When it comes to fighting poverty, we tend to think in terms of broad and impersonal macro trends and strategies. Many programs delivered at scale and according to standardized norms offer only a handful of potential paths for participants. In the process, the individual – the singular story, the unique challenge, the personal perspective – becomes diluted under the heft and weight of best and standardized practices. 

Strategies delivered from an expert perspective and at a sweeping programmatic scale are often fraught with excessive expense and misaligned with the goals and challenges faced by low-income Americans as they strive to eclipse poverty. We must shift our approach to one that suits and respects low-income Americans and supports individuals and families in reaching their goals of education, employment, and sustainability.

Armed with a belief in the importance of personal drive and self-determination, we launched Benevolent in late 2011. We listened. We asked. We opened our ears still more. As low-income adults strive to reach their goals, what gets in their way? It became clear, for example, that… Read more

Great great piece by James Abro of Talk Poverty shedding light on the unfortunate, counterproductive and simply destructive tendency of defining poverty with prejudice and negative stereotypes. Abro gives us the CRITICAL challenge to embody a form of change-making that lifts up real peoples’ real life experiences. It’s time to listen and elevate those stories of personal and financial struggle with dignity and respect. It’s time to act alongside those we wish to help. 

What do you think?


All social change is speculative fiction because we’ve never seen a world without poverty, never seen a world with total equality, never seen a world without prisons; therefore activism IS speculative fiction, it’s visionary fiction because we are writing a world we’ve never seen but a world we’d like to live in.

It’s hard and unapologetic but it’s hopeful because it can cause us to move; it wakes up and shows us that change is possible.

struggling to imagine anything more enlivening and goose-bump inducing 

from AN EVENING WITH OCTAVIA’S (Butler) BROOD, as summarized by author Crystal Connor (via Balogun Ojetade, blackspeculativefiction)

There’s no doubt, the inequality within the country has created a situation where many Americans are being left behind. The question for all of us is, should we accept that, or should we try and do something about it?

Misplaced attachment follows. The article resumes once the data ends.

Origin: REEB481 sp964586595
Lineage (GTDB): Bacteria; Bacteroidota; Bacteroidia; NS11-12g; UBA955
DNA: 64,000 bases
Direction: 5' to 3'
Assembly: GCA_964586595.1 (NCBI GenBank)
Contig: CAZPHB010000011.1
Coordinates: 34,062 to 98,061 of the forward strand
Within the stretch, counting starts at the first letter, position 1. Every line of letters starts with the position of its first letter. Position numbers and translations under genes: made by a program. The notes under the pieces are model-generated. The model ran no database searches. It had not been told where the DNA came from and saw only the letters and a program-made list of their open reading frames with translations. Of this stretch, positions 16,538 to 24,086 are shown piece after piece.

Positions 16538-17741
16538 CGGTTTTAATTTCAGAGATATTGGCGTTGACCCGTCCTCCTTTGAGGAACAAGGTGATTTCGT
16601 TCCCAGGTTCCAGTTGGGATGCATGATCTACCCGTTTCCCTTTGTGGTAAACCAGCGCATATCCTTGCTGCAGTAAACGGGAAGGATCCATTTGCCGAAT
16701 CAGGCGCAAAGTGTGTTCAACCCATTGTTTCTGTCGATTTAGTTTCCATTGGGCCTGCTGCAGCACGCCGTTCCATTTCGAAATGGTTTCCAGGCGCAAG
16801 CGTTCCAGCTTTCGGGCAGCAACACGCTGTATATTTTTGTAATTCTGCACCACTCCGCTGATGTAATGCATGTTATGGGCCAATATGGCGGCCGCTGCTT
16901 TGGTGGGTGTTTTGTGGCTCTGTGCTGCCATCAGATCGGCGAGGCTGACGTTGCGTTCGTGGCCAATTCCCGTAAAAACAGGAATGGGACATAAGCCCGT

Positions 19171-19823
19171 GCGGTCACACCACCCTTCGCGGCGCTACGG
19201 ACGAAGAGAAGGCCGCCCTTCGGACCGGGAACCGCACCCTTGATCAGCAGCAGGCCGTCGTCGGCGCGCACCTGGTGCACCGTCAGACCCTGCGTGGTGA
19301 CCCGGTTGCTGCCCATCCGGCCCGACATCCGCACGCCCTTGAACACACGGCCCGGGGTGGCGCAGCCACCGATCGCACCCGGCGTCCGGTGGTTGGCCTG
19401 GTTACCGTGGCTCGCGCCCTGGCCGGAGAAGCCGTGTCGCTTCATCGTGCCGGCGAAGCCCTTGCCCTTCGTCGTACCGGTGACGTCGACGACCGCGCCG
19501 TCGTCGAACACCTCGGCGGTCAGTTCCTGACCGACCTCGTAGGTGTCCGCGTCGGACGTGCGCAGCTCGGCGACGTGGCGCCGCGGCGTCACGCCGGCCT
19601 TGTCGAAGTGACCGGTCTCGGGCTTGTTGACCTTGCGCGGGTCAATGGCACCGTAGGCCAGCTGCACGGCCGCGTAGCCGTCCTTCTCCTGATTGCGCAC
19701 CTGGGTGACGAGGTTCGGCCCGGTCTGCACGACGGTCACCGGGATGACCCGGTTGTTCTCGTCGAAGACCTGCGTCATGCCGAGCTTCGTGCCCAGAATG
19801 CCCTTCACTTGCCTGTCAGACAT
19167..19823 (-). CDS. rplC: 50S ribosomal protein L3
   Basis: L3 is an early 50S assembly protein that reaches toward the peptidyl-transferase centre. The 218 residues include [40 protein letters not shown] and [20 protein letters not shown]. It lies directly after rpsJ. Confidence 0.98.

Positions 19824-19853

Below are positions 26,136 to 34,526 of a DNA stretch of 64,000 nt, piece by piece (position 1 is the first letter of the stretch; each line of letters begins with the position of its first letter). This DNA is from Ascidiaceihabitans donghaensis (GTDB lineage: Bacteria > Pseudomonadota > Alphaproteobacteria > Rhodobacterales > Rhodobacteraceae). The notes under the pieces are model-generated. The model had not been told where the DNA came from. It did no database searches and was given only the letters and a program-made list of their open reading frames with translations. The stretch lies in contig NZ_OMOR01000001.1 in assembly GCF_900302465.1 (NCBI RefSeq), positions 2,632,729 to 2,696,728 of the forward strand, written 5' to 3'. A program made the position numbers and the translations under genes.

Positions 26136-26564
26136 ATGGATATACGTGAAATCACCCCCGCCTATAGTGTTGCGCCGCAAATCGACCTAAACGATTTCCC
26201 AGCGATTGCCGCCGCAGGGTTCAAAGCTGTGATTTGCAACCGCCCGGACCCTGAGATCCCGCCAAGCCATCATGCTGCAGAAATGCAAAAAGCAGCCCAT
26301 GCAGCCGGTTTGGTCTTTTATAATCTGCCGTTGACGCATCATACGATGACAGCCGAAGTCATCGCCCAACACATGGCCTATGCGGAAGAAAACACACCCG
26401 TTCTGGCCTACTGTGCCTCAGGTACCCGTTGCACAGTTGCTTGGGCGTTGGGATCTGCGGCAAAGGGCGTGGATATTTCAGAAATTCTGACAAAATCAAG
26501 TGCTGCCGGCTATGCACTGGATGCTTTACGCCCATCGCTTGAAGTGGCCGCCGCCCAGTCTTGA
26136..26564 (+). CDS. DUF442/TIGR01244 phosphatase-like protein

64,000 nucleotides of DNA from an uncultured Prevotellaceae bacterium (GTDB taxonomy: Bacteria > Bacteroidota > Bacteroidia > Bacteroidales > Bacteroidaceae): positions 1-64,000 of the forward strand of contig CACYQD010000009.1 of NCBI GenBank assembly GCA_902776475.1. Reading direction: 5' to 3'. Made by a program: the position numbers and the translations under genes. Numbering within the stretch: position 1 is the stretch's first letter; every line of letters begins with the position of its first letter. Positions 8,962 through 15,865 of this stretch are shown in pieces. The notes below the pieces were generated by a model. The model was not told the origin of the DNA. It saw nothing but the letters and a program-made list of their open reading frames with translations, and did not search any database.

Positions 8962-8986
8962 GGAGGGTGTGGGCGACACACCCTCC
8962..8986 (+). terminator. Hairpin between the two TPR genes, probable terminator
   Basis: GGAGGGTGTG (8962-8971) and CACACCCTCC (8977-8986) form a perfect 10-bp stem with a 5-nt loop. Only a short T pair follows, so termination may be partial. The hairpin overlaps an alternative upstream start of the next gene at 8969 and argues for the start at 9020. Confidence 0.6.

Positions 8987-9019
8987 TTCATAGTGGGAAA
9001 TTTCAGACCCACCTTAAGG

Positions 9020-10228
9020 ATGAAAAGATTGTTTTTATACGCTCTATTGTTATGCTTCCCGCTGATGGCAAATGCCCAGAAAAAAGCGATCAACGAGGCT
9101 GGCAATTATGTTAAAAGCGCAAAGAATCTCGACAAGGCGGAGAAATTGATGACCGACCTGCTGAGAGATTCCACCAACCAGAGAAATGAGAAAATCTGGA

The State of California will devote billions of dollars in new cap-and-trade revenue to fund projects intended to further curb climate impacts. In addition to investments in high-speed rail and public transit, millions of dollars will support affordable transit-oriented development (TOD). CNT research helped make the case that building affordable housing near transit can significantly reduce GHG from auto emissions.

HOLY COW! What an incredible policy to simultaneously decrease auto emissions AND increase the availability of affordable housing. 

      In our lifetimes, almost 30 percent of women will find ourselves the victim of domestic violence. While that statistic is unnerving, it calls to light the fact that every day when we’re at work, in class, dropping our kids off at school, in a meeting, at a movie, we’re there alongside women who have persevered and decided to stand up after someone tried to bring them down.

     This morning I received a call that no one wants to get. One of our Benevolent team members was calling to let me know that she’d been physically attacked on Saturday night by someone who was supposed to love her. She fought free, ran, and found help and safety, but not before she’d been significantly hurt. This Benevolent team member is like all women: she’d been in situations where she felt unsafe, and she’d made choices to protect herself when she needed to. Like all of us. But what happened to her on Saturday night tipped her over to the other side. The side on which almost a third of women in America stand, the side of those who have been attacked, assaulted or abused by someone who was supposed to love them.

Every time a woman stands up for herself, without knowing it possibly, without claiming it, she stands up for all women. - Maya Angelou

     My colleague has encouraged me to share this episode. She wants us to learn and grow from her circumstance… Read more